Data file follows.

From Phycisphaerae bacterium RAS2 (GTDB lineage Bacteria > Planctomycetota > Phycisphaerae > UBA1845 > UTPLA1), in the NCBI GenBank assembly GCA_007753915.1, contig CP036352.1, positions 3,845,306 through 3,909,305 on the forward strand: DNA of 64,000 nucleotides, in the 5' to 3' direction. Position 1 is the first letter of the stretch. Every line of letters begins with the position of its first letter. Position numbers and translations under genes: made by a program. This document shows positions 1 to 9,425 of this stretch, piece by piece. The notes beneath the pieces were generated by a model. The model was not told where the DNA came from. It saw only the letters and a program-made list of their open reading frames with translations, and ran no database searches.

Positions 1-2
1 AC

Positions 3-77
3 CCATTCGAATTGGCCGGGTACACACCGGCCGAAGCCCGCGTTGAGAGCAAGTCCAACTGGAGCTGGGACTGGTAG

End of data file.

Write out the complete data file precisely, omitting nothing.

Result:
From Phycisphaerae bacterium RAS2 (GTDB lineage Bacteria > Planctomycetota > Phycisphaerae > UBA1845 > UTPLA1), in the NCBI GenBank assembly GCA_007753915.1, contig CP036352.1, positions 3,845,306 through 3,909,305 on the forward strand: DNA of 64,000 nucleotides, in the 5' to 3' direction. Position 1 is the first letter of the stretch. Every line of letters begins with the position of its first letter. Position numbers and translations under genes: made by a program. This document shows positions 1 to 9,425 of this stretch, piece by piece. The notes beneath the pieces were generated by a model. The model was not told where the DNA came from. It saw only the letters and a program-made list of their open reading frames with translations, and ran no database searches.

Positions 1-2
1 AC

Positions 3-77
3 CCATTCGAATTGGCCGGGTACACACCGGCCGAAGCCCGCGTTGAGAGCAAGTCCAACTGGAGCTGGGACTGGTAG